Phantom of his craft
Vikramaditya Motwane indulged in a light-hearted chatter about his forthcoming film Trapped, his co-venture Phantom and life in parts. By Unnati Joshi
Director of the award-winning Udaan and the lyrical Lootera, Vikramaditya Motwane got recognised and hailed for his slim-budgeted indie film. His last commercial film, Lootera, starring Ranveer Singh and Sonakshi Sinha, was a visual treat but didn’t do well on box-office. After the gap of four years, the director is back with Trapped. And in it, he is still committed to his craft than keeping it safe.
“I got the story from Amit Joshi. He wrote me an e-mail with the story and I thought it was spectacular and I should make the film on it. I was in the middle of other things but I developed it on the side and when everything was ready, I jumped for it. This one luckily fell in my lap and I’m looking for more such projects.
“I wanted to give as much as possible in the trailer without kind of revealing the last part. You want to tease the audience. I don’t believe in holding back too much in the trailer but you can’t say everything. As long as it’s enough for them to come and watch it,” he told us.
The trailer of Trapped has got good reviews. The film, which tracks the story of a person trapped in his high-rise apartment in Mumbai, got a standing ovation at the Mumbai Film Festival. About the fiasco that his last directorial venture Lootera was, he said, “I was obviously disappointed with the response that Lootera got. I always wished it could make more money. For the kind of film that we were making, I was actually extremely surprised with the box office. I think I could have made a better film and told a better story,” he shared.
Vikram also mentioned that Trapped is a metaphor for urban anonymity and insecurity. “We are so dependent on conveniences that when cut-off, we are trapped in our own incapability. I can speak for Mumbai, I can’t speak for Delhi. The city is actually dehumanising us, in the sense, we are becoming more and more insular. Not only are we consuming so much of our stuff on devices but we are also getting more insular as far as our interaction with the city is concerned. There is very little walking that we do, very little interaction that we make. It’s very less and you have the sense that the city doesn’t belong to you anymore. We are living in our own nuclear world. As citizens we should take more responsibility.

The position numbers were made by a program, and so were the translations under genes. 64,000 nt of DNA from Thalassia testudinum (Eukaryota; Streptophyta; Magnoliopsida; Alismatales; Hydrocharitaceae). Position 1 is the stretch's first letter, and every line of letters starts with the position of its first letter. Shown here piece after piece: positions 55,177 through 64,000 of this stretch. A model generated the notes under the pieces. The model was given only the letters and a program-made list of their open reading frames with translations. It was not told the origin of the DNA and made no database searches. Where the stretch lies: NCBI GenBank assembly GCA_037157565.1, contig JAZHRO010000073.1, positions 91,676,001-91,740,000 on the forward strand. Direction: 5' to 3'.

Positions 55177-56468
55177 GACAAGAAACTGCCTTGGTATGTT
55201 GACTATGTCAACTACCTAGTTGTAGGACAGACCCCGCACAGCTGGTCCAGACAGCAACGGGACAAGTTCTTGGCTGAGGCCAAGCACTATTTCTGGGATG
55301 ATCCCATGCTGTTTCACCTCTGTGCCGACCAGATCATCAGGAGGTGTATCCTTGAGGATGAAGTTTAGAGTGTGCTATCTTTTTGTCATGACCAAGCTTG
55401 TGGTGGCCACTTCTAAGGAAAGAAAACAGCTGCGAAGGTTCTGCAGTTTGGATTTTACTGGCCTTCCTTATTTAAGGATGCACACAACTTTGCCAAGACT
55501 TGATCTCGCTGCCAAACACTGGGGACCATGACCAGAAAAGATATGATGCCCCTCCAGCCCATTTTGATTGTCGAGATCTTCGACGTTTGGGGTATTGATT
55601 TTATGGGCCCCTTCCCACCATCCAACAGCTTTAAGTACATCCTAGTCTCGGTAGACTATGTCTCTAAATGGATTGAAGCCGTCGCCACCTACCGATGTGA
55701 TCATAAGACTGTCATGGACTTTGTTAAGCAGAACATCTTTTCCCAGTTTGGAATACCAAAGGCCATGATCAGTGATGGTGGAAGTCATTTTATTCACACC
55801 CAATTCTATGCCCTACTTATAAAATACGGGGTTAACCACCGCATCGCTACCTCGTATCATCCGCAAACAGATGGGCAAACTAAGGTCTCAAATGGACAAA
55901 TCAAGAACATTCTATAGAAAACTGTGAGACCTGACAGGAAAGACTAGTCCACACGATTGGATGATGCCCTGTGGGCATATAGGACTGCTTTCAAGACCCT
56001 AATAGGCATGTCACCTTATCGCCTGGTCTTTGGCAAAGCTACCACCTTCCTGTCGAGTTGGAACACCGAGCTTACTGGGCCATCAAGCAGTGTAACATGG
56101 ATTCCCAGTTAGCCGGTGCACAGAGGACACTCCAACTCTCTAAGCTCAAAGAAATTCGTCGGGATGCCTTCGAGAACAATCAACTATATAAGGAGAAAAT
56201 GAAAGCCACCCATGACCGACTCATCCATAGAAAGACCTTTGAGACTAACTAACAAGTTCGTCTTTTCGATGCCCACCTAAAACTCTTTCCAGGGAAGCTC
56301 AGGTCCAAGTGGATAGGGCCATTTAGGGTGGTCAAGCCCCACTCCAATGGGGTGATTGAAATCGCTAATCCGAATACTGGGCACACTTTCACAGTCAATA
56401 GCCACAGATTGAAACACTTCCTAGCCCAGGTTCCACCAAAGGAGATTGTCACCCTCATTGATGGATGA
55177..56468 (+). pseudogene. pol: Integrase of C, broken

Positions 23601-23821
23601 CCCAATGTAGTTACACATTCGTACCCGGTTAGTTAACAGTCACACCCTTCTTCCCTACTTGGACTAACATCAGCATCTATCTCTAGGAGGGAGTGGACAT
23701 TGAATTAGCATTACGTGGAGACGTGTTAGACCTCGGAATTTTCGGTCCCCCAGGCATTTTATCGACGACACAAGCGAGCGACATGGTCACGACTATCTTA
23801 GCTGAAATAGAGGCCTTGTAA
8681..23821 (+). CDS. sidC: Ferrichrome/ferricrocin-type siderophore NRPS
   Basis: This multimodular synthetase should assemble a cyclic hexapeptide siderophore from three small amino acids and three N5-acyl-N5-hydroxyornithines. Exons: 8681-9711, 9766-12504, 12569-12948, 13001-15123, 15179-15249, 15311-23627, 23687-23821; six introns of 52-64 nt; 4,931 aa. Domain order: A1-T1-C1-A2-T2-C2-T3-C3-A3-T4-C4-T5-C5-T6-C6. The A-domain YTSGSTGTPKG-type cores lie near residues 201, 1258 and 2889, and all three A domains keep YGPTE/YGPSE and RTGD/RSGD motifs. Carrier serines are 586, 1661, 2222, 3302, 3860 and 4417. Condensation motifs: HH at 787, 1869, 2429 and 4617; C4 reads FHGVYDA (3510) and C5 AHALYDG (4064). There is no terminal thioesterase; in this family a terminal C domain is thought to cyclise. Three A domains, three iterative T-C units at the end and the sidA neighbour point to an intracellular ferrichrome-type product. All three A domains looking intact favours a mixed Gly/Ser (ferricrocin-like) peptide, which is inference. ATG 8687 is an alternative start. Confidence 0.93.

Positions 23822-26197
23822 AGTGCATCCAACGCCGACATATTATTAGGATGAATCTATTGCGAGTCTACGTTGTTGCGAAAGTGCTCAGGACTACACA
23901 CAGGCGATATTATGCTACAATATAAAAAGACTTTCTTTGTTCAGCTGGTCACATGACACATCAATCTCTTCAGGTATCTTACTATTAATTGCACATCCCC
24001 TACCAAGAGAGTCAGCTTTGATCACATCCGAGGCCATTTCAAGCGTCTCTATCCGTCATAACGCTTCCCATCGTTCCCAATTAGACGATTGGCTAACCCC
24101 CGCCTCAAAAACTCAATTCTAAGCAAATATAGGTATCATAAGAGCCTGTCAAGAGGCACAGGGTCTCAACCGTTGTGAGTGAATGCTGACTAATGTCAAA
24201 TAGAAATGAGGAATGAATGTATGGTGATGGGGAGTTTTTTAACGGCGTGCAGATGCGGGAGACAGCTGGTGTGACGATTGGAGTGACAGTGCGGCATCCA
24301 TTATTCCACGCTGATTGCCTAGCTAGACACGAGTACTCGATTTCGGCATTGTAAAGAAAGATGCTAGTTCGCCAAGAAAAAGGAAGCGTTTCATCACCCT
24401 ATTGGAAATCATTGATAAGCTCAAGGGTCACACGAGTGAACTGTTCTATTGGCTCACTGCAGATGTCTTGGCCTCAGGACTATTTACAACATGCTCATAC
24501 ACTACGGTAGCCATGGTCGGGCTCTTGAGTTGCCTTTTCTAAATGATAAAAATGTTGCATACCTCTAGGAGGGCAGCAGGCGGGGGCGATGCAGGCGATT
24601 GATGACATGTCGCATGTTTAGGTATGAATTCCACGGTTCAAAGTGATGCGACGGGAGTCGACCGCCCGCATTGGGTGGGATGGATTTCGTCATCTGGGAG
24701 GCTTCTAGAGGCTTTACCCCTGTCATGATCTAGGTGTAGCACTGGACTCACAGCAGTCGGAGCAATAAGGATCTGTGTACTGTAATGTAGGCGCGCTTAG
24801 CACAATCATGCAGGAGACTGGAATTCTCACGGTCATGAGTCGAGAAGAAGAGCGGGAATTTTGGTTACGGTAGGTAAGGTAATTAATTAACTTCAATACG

“I am not trying to make any social commentary as such. I didn’t set out to make a comment on isolation. It’s not really about isolation. It’s about a guy stuck in an apartment. It’s scary and is something which can happen to anyone. Home is a comfort zone for all of us and that’s why it’s a bit scary too,” he explained.
For Vikram, Rajkummar Rao was the first choice. “When this idea came to me, I discussed it with Rajkummar and he was very excited. I thought he was perfect. He is someone who has the right amount of vulnerability, fight and that kind of quality. Also because he is an actor who is so good that you have no problem watching him on screen alone for hours. I really liked him and wanted to cast him,” he said.
About the challenges he revealed, “The challenges were more about the rhythm of the film and making sure that it stayed in a way that you don’t get tired with the film that you are making. It was about keeping it at a thriller’s pace but at the same time keeping it realistic about a guy who is stuck inside. Making it too fast, the people don’t feel the film and making it too slow; people say why am I watching this film? You have to keep the balance.”
Vikram considers his mother an inspiration behind his success as a filmmaker. “My parents got divorced when I was ten and my mother started working as a production manager at an ad film agency. I used to visit her at work with my younger sister and she used to get really bored sitting there and watching these people do the same thing over and over again. It was when my mother started producing a talk show for television in 1994, called Teen Talk, that she got me and a bunch of my friends to do research and start helping in production. We started working and that’s when it got really exciting. That was when I realised that when you are working within the industry, the system is much more exciting. That’s how it all started. After that I started assisting directors. Then Sanjay Leela Bhansali happened. My mom inspired me to join the film industry,” he told us.
About the changing dynamics of the film industry, he added, “The only thing that separates commercial Hindi films are the actors. The stories have all become the same, they are trying to make interesting stories and I would love to make a commercial film.”
When quizzed about team Phantom, he said, “We are working very closely with each other. We have always given each other enough respect to chase our passion and we bounce ideas and scripts to each other. This process only makes things better. So we work individually with the director to get the script in place and then bounce the other three guys and start working.”
Any movie takeaways? The director smirked and said, “Pav bhaji. When you will see the film, you will understand.”
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